New Criticism, the
New Criticism, the: Named after John Crowe Ransom’s book The New Criticism (1941), a type of formalist literary criticism characterized by close textual analysis that reached its height in the U.S. in the 1940s and 1950s. The New Critics treated literary works, which they viewed as carefully crafted, orderly objects containing observable formal patterns, as self-contained and self-referential and thus based their interpretations on elements within the text rather than on external factors such as the effects of a work or biographical and historical materials. Ransom, for instance, asserted in “Criticism, Inc.” (1937) that the “first law” of criticism was to “be objective, [to] cite the nature of the object rather than its effects upon the subject.” In analyzing texts, New Critics performed close readings, concentrating on the relationships among elements such as images, rhythm, and symbols and paying special attention to repetition. They also emphasized that the structure of a text should not be divorced from its meaning and praised the use of literary devices such as irony and paradox to harmonize dissimilar, even conflicting, elements.
The foundations of the New Criticism were laid in books and essays written during the 1920s and 1930s by theorists in England, notably I. A. Richards (Practical Criticism ), William Empson (Seven Types of Ambiguity ), and T. S. Eliot (“The Function of Criticism” ). The approach was significantly developed, however, by a group of American poets and critics — with whom the term New Critics is most often associated — including Ransom, R. P. Blackmur, Cleanth Brooks, Allen Tate, Robert Penn Warren, and William K. Wimsatt. Generally Southern, religious, and culturally conservative, these critics argued that literature has its own mode of language, in contradistinction to the logical and scientific, such that a literary work exists in its own world and has inherent worth. As Tate asserted in “Literature as Knowledge” (1941), poetry “is neither the world of verifiable science nor a projection of ourselves; yet it is complete.” The New Criticism quickly gained ascendancy in American academia, with textbooks such as Brooks and Warren’s Understanding Poetry (1938) becoming standard in college and even high school courses well into the 1970s; in their introductory “Letter to the Teacher,” Brooks and Warren opened with the assertion that “if poetry is worth teaching at all it is worth teaching as poetry,” emphasizing the importance of treating the poem “as a literary construct,” “as an object in itself.”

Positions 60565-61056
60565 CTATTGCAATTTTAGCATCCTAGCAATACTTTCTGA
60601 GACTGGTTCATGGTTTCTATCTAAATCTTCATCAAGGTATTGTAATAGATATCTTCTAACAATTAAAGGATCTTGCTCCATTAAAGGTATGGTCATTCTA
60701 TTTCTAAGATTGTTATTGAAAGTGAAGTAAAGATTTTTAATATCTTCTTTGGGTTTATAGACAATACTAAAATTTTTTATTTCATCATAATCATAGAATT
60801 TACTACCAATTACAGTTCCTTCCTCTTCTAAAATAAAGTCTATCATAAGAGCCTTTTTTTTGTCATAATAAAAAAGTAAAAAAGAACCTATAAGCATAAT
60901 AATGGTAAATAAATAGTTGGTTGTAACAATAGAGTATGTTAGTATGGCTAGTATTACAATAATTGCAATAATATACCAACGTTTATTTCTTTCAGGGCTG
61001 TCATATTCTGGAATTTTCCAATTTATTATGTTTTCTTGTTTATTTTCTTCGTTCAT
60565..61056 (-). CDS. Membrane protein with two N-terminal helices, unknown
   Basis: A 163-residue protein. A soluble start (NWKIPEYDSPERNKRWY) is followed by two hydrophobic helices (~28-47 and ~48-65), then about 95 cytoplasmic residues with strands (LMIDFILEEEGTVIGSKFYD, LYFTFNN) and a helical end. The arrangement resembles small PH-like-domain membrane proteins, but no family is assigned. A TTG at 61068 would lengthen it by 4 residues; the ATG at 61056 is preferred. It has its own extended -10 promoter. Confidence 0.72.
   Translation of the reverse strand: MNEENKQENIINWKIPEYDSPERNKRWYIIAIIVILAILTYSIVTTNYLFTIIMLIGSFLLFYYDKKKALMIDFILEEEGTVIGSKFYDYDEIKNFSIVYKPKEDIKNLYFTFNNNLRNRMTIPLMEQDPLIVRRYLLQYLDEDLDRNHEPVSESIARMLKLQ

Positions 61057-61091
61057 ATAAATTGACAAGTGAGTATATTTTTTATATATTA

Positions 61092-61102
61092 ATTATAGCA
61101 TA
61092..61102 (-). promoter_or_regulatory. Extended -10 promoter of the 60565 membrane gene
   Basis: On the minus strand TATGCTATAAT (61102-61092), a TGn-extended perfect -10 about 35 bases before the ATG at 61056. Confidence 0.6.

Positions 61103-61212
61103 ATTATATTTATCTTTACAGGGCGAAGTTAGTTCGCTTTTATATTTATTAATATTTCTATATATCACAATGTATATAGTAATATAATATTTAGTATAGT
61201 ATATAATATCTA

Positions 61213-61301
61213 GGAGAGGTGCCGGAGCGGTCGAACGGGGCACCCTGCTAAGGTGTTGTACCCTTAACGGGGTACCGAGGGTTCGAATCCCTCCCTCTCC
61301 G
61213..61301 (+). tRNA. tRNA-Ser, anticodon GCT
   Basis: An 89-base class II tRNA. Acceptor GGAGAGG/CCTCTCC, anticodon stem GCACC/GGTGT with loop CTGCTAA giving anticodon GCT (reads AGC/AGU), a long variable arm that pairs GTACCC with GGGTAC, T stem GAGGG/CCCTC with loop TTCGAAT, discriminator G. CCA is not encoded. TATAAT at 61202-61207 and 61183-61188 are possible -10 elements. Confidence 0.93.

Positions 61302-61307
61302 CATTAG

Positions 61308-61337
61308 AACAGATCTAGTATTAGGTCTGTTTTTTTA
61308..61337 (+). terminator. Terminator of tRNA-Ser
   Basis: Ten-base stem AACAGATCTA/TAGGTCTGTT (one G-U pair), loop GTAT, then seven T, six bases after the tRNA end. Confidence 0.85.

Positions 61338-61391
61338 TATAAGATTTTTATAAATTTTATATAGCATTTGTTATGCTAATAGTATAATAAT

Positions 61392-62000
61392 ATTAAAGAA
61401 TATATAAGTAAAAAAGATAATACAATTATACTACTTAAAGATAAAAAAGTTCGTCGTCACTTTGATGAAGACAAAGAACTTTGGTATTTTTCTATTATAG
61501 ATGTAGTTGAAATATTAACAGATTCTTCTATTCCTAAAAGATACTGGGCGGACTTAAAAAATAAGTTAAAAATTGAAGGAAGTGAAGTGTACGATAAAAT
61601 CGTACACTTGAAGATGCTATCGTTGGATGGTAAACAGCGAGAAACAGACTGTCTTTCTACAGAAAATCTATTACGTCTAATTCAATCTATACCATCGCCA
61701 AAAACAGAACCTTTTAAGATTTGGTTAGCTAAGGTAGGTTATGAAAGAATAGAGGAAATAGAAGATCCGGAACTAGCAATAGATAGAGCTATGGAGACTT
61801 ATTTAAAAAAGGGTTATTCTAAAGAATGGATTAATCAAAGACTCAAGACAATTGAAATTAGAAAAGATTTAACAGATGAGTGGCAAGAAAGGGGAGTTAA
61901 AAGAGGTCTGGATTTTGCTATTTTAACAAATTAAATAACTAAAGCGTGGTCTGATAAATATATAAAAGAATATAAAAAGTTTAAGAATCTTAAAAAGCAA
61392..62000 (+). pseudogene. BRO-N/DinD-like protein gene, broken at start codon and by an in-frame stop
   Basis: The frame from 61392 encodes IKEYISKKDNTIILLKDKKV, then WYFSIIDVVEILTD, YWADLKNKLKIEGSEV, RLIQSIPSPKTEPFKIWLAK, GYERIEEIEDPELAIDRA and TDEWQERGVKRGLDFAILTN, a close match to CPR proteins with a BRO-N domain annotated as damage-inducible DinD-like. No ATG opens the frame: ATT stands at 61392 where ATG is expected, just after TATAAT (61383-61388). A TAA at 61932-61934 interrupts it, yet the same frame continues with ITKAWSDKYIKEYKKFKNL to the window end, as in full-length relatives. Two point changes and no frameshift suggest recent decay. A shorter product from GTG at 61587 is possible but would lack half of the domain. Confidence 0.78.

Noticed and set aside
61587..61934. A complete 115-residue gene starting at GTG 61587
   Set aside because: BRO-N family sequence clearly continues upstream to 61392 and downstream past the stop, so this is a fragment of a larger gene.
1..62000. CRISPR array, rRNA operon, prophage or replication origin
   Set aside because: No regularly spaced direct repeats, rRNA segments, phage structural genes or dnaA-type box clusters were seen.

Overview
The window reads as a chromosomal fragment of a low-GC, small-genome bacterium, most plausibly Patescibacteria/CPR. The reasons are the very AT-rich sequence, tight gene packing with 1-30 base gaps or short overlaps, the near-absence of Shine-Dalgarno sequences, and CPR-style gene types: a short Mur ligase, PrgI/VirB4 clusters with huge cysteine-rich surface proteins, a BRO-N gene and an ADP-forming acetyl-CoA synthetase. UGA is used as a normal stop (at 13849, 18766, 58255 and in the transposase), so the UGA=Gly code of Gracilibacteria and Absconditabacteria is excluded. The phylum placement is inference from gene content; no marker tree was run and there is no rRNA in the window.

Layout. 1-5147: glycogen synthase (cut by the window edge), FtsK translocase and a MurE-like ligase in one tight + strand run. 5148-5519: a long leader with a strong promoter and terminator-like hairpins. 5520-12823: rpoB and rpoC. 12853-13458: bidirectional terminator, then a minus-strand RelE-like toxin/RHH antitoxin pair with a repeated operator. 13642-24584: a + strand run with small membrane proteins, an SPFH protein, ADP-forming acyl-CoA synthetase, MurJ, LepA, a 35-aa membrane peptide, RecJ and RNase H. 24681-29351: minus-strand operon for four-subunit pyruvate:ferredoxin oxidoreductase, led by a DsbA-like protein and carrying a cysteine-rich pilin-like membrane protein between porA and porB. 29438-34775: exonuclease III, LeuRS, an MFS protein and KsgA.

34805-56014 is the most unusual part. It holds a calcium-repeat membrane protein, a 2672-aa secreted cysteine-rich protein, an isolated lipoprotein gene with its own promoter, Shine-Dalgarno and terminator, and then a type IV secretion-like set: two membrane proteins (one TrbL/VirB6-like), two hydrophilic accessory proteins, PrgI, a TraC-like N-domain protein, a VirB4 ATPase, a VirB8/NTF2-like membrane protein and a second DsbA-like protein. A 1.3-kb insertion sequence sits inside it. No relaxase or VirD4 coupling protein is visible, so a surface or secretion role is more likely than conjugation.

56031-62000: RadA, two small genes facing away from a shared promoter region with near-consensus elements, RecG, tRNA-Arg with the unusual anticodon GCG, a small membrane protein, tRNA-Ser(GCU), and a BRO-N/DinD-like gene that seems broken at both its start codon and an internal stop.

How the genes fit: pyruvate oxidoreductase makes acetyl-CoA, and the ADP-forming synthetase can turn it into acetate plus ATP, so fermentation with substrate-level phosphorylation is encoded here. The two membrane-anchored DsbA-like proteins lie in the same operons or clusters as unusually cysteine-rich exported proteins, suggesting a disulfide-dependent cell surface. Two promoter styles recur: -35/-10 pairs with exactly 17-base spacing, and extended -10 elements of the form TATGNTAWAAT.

Given its focus on the text, the New Criticism has often been seen as an attack on romanticism and impressionism, particularly impressionistic criticism, which centers on the critic’s subjective impressions of a literary work. The New Critics believed that it was erroneous to interpret texts according to the psychological responses of readers, a practice they termed the affective fallacy. They also rejected the practice of basing interpretation on an author’s intentions, which they called the intentional fallacy. By the 1970s, the New Criticism came under increasing attack with the advent of reader-response criticism and poststructuralist approaches such as deconstruction. Yet many of its emphases and procedures, particularly close reading and the accompanying explication of literary texts, have survived and thrived.